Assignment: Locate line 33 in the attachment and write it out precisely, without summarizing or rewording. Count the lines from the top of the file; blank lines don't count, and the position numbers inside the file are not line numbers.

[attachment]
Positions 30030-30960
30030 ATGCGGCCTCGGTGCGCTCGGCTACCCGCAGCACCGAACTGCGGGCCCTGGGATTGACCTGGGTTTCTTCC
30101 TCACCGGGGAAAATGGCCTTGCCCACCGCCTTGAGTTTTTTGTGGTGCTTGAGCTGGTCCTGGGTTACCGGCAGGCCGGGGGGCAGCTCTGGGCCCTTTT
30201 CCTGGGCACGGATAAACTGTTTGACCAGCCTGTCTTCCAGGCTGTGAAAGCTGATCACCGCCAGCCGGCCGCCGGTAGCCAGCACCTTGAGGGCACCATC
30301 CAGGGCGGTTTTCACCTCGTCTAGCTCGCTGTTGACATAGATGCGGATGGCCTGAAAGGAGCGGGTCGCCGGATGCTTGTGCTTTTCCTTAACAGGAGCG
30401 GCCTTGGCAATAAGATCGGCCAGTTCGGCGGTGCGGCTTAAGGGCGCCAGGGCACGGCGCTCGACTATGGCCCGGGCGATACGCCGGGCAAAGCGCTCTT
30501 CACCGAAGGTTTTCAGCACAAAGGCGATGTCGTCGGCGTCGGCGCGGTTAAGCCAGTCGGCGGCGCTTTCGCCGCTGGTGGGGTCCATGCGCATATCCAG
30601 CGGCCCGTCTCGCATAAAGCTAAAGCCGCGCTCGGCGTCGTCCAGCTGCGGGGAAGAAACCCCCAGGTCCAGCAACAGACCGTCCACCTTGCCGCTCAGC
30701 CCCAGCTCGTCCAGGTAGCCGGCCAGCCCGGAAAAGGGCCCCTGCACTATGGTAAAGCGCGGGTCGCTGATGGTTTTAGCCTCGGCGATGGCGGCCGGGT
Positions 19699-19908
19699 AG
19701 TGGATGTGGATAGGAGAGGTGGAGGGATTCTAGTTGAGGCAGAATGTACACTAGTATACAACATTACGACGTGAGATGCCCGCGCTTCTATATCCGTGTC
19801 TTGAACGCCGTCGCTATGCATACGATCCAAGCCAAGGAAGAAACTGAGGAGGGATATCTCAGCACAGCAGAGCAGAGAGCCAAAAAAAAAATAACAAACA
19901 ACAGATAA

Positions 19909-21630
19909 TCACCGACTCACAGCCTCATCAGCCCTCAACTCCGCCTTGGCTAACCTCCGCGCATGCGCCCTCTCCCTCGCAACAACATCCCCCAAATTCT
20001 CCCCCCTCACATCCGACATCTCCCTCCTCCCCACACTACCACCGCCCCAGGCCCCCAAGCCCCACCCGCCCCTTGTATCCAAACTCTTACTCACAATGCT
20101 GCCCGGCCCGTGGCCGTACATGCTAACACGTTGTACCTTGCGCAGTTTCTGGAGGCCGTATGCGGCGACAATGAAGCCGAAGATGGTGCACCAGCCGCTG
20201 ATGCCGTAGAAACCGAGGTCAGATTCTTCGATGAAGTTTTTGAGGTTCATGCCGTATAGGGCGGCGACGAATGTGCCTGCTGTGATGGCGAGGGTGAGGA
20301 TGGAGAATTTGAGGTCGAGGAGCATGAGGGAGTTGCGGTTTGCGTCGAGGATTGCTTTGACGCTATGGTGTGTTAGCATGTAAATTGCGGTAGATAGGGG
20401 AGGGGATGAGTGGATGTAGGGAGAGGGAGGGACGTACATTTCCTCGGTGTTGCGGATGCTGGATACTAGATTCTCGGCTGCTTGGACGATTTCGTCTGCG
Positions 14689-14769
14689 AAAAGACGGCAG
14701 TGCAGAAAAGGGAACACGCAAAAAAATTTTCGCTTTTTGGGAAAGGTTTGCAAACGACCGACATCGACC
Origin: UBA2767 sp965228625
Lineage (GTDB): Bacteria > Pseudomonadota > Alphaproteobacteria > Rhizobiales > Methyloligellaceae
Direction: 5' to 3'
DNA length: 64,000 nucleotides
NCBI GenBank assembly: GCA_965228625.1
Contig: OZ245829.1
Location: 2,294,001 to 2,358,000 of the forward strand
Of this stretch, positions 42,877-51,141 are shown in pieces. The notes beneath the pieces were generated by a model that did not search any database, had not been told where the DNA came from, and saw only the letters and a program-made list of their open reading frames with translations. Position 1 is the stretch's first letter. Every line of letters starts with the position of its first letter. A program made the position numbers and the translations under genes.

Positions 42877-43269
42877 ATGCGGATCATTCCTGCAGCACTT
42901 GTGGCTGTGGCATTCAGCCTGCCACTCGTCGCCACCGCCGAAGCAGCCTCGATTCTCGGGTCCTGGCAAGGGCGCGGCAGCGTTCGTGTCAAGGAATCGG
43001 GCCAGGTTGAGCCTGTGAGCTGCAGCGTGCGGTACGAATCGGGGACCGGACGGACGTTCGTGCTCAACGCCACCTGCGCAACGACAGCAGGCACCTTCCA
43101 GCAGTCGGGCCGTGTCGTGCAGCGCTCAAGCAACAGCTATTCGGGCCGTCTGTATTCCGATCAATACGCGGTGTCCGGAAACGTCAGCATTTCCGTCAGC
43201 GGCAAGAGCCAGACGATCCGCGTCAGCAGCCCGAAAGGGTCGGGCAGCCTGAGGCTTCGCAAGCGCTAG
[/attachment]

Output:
Positions 42877-43269